The nights are drawing in and autumn seems to have ousted summer. It wasn't so long ago that it was still light at 9pm but now it's getting dark by 7pm. There's a definite chill in the air.
At this time of year, in many British communities, people still give thanks for harvest time - in schools and churches. For me, growing up in a village that was surrounded by productive farmland, the idea of harvest festivals seemed perhaps more pertinent than it might have done to city dwellers. We saw combine harvesters scything the wheat and we helped to pick the potatoes and the peas. We knew for certain that our food came to us from the very earth that we walked upon.
As an erstwhile choirboy in Holy Trinity Church, I knew the harvest hymns by heart and watched small children bringing baskets of produce to the altar. It was a time of celebration.
For decades, a BBC TV Sunday institution has been a programme called "Songs of Praise". The format is quite simple really. The cameras visit different churches to record congregations singing hymns in unison. Of course, unlike ordinary Sundays, the pews are always filled and people are always nicely attired. They are clearly told to ignore the cameras.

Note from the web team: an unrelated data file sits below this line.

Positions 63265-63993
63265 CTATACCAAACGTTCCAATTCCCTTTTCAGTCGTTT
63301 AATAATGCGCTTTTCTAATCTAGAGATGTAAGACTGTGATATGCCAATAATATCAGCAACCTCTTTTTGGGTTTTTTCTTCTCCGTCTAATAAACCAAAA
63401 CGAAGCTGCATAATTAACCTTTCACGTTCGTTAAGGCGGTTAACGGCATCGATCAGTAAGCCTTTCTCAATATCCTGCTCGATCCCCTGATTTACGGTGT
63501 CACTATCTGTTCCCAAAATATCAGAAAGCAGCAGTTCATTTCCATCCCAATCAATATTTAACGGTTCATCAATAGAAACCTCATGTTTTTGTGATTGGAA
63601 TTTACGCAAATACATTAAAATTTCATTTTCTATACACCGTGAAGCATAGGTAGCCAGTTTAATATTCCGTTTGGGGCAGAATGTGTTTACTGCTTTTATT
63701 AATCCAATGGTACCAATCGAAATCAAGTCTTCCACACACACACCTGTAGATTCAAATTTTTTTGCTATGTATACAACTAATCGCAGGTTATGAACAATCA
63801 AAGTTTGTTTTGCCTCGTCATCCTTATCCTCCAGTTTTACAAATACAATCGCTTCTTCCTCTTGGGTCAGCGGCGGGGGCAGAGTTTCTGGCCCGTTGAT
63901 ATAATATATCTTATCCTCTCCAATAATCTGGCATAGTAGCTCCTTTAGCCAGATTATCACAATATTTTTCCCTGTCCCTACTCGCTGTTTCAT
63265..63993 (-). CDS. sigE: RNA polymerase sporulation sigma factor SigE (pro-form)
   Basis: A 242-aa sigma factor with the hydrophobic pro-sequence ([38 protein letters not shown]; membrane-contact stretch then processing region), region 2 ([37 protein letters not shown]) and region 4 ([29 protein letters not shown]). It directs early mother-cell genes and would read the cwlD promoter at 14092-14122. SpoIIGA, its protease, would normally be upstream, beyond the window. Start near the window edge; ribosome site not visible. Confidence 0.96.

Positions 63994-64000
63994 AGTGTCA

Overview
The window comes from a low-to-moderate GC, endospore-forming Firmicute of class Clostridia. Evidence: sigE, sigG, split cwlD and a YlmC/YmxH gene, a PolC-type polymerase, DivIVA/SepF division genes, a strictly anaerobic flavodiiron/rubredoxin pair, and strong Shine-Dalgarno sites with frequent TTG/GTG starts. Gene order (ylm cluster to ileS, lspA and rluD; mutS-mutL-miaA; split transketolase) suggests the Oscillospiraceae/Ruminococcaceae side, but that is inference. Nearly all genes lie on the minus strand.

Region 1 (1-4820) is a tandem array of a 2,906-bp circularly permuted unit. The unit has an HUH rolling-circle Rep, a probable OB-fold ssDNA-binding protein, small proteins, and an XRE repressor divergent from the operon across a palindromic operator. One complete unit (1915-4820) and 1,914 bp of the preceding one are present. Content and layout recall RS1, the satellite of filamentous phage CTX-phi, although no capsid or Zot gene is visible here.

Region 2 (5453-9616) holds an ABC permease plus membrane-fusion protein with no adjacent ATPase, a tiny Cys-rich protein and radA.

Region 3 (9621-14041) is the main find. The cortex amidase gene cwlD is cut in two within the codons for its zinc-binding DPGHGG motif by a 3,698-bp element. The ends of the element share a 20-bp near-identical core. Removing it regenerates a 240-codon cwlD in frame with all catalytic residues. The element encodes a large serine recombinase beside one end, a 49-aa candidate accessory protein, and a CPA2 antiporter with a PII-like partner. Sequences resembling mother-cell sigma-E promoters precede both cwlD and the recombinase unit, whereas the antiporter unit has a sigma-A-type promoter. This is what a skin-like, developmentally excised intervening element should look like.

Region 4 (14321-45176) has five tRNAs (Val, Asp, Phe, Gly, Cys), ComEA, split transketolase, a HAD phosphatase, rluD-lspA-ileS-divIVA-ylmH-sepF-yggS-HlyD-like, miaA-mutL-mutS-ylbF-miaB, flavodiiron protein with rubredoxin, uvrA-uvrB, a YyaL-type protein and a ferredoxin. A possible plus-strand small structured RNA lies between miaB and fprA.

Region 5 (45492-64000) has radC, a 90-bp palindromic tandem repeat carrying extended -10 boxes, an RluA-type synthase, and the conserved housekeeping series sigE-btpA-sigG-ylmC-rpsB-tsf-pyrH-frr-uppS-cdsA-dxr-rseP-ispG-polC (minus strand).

I now invite you to sing along to "We Plough The Fields And Scatter" - Britain's favourite harvest-time hymn (written by a German). And while you are singing along please observe the multicultural nature of the congregation - like a beautiful rainbow pattern... See Michael Caine at 2:22 - he has been putting away the pies.